August 05, 2011 1:14pm PT by Jethro Nededog
'The X Factor's' Simon Cowell Calls His New Show a 'Game Changer,' But Is It?
Simon Cowell believes that his new reality talent competition for Fox, The X Factor, will be like nothing television audiences have seen before. He bravely appeared alone via satellite at Friday’s Television Critics Association (TCA) Press Tour before his new colleagues took the stage to say pretty much that.
“We see this as a game changer,” Cowell says. “We’re going to change the rules. We want to find completely different contestants.”
Of course, the field of reality talent competitions has gotten very crowded. And The X Factor arrives just as NBC made its successful entry into the field with The Voice. Cowell says he has nothing against NBC’s show and actually found it quite good, but doesn’t believe the two shows are in competition.
“I see it the same as movies,” he explains. “In one year, you can have 10 great movies and in another one you can have none. The idea that there was going to be one singing competition in America is crazy.”
That doesn’t mean he doesn’t feel some competitive spirit when it comes to other shows and more specifically his former home, American Idol. “You don’t do anything to get the silver medal. In the next few weeks, we’re going to do all we can to be the best show.”
Yet, when it came to actually naming differences, Cowell and his new co-judges had a hard time actually explaining what those actually were. The show will have audition weeks, the show will have a mentoring period called “boot camp,” and then they’ll have the live shows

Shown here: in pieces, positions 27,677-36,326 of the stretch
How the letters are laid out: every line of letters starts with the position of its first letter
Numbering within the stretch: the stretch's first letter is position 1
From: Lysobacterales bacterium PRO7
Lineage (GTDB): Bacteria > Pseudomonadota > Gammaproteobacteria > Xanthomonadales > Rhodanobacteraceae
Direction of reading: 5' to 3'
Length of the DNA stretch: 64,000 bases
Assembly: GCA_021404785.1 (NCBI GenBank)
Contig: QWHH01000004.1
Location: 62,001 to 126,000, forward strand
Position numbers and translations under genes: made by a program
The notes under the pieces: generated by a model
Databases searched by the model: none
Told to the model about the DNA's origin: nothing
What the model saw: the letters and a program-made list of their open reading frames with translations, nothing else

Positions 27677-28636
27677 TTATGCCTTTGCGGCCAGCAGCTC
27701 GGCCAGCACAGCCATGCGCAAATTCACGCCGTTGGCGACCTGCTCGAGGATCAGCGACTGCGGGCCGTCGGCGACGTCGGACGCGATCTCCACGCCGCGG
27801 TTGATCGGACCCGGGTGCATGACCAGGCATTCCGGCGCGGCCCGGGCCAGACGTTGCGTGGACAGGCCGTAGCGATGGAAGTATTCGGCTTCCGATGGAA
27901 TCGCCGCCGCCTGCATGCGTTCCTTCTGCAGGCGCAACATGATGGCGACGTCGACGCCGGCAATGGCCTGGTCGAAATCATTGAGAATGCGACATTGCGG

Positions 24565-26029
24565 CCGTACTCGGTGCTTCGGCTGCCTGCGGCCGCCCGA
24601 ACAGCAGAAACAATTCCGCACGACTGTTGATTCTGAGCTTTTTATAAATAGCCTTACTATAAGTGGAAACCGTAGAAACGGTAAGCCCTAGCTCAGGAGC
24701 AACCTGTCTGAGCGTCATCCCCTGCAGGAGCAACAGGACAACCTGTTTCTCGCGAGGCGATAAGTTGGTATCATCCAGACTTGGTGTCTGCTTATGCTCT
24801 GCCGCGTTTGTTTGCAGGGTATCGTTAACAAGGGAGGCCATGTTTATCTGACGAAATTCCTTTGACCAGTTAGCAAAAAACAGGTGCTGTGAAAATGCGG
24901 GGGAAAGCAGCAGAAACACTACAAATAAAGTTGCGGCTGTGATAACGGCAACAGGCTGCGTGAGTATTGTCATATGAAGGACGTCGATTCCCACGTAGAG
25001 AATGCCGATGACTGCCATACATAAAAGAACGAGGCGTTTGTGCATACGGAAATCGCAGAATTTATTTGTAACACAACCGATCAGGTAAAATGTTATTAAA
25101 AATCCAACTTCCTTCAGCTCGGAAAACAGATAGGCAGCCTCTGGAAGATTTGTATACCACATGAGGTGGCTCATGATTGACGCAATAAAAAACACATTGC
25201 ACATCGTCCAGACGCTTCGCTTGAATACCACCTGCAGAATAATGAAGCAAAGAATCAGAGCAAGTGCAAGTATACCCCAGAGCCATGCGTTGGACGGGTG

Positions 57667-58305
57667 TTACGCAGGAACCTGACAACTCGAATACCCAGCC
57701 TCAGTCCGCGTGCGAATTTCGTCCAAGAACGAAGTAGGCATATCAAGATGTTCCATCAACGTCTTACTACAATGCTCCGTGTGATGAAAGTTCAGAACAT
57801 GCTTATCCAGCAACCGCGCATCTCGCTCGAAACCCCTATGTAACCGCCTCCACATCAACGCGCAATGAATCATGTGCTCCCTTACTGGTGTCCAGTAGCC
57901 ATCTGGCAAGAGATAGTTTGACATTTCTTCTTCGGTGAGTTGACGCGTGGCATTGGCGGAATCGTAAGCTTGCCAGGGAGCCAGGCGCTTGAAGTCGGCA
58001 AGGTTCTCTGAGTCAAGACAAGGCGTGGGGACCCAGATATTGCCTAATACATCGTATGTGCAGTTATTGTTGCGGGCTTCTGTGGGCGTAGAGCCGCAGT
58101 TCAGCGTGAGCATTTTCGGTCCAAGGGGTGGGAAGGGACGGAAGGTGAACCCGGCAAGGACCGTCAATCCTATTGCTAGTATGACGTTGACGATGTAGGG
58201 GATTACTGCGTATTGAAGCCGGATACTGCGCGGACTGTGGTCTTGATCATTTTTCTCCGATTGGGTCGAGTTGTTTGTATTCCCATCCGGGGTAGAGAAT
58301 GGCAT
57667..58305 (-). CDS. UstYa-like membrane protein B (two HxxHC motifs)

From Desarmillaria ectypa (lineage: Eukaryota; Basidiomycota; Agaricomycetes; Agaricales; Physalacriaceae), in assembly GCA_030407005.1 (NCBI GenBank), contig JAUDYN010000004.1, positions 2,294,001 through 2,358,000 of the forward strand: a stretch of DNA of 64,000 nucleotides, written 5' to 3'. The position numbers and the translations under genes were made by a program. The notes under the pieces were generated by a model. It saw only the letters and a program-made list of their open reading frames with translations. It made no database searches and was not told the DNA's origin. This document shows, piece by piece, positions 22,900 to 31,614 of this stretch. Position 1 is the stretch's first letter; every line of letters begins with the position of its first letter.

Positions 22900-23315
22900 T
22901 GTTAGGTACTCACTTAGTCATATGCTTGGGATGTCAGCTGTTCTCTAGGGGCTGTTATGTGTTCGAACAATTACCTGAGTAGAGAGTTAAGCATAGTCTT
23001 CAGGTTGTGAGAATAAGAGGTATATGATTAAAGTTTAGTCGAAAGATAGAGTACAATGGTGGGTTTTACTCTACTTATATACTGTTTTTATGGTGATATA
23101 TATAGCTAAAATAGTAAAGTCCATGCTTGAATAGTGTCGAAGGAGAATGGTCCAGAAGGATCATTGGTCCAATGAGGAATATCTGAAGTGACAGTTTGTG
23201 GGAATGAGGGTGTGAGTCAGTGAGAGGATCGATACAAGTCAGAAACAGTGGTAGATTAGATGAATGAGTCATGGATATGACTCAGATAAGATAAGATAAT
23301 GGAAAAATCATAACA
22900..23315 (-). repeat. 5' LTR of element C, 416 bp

From what we can tell, the series' first identifiable difference lies in raising the stakes by announcing that the $5 million prize would be in the form of cash and that its sponsor, Pepsi, will feature the winner in a Super Bowl commercial.
When judge Paula Abdul was asked to explain what makes the show different, she replied, “It’s grand scale. It’s epic. I’ve never seen so much talent. There are stars, not just one winner, but several stars will emerge.”
Abdul actually does mention the second biggest difference we found in the competition. It certainly has to do with the contestants. The series drops the age requirement down to 12 and there’s no upper limit. Cowell says the age limits are important as he’s all for finding undiscovered talent but also giving second chances, which he says as a playful reference to his and Abdul’s reunion. He also says that unlike American Idol, competitors who have had record contracts before are still eligible to complete.
“I’m all for giving people comebacks,” Cowell gestures to Abdul with a smile. “Everyone deserves a third chance. It’s all about giving someone a shot even if they’ve had a record contract before and they screwed up.”
Email: Jethro.Nededog@thr.com; Twitter: @TheRealJethro